Immigration officials mistakenly deported a fourteen-year-old runaway Dallas teenager to Colombia, despite the fact she was a U.S. citizen who does not speak Spanish, her grandmother alleges.
Dallas’s WFAA reported that Jakadrien Turner was upset over her grandfather’s death and parent’s divorce when she ran away from her Oak Cliff home to Houston in 2010. After see was arrested in the Bayou City for shoplifting, she gave authorities a fake name that happened to belong to an illegal immigrant and was deported in April 2011.
“I am just devastated,” Lorene Turner told Trahan. “No one believed me when I said she was in Colombia. I knew I wasn’t losing my mind. I just wanted to find my grandbaby.”
The former Kimball High School student is now fifteen, pregnant, and living in Bogotá, Trahan reported. The U.S. Embassy confirmed Jakadrien’s presence in Colombia to her grandmother, but said she would have to pay for the $1,000 plane ticket to get her home.
U.S. Immigration and Customs Enforcement issued a statement that the agency is conducting a full investigation into the matter to “expeditiously determine the facts of this case,” Fox News Latino reported.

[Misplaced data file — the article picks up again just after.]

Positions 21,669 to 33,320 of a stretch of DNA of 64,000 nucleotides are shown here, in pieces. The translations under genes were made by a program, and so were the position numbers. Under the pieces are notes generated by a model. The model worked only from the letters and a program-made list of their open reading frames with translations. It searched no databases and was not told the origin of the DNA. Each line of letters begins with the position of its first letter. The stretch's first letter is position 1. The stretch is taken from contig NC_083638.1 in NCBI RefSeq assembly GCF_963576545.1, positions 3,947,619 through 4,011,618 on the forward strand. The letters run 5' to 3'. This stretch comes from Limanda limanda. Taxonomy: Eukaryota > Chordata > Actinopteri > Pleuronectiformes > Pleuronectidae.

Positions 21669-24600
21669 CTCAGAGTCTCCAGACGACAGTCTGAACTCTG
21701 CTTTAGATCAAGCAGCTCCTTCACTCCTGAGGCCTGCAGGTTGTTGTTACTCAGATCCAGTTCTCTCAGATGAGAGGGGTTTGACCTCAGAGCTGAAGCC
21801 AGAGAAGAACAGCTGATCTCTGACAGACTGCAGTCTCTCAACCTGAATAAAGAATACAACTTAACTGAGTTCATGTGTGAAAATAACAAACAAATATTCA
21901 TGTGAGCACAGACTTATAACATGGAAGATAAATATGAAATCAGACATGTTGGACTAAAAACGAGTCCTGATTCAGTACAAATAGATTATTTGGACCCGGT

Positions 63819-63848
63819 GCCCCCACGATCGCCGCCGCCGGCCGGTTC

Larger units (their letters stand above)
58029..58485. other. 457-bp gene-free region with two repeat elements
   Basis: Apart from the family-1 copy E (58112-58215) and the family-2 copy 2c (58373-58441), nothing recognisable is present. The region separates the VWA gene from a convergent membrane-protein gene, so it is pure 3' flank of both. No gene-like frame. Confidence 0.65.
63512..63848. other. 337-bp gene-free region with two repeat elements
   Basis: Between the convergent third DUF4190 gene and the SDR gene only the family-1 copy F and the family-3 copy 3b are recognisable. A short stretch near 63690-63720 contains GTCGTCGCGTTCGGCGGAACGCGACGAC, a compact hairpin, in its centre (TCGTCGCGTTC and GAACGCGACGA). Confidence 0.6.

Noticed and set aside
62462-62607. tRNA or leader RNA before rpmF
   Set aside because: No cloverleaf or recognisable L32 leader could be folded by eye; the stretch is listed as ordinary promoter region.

“We have due process of law in our Constitution to prevent exactly this sort of thing from happening. So what happened here?” asks southern California attorney Burt Likko at The League of Ordinary Gentlemen. Likko points out that some 2,000 American citizens are deported yearly (a number he says should be “more than we ought to be willing to tolerate”) but Turner’s story “stands out for an astonishing obliviousness on the part of ICE.”
Likko worries about what this particularly egregious case says about ICE: “How much easier would it be to make a similar sort of mistake when the detainee is Latino, and does have good Spanish, maybe even better Spanish than English? I see lots of people I presume to be U.S. citizens who match that description, nearly every time I go to court,” Likko writes.
At legal blog Point of Law, Ted Frank wonders if Turner, a runaway, was a willing participant in her deportation. “The fact that Turner waited several months after arriving in Colombia to express concern to her family . . . suggests an element of preference to being in Colombia rather than having her family get her home: Colombia isn’t a North Korean gulag,” he writes. “If Turner did not contest her identity or her deportation, it’s hard to see what immigration officials should have done differently. There isn’t a national biometric database of teenagers’ (much less illegal aliens’) fingerprints, DNA, dental records, or government microchip implants.”
The Dallas Morning News‘ Tawnell Hobbs pored over Jakadrien’s postings on her Facebook page dating back to last May and pieced together a narrative. Jakadrien’s inaugural Facebook post reads: “Back home in Columbia . . . got deported . . . really missed everyone in Houston.”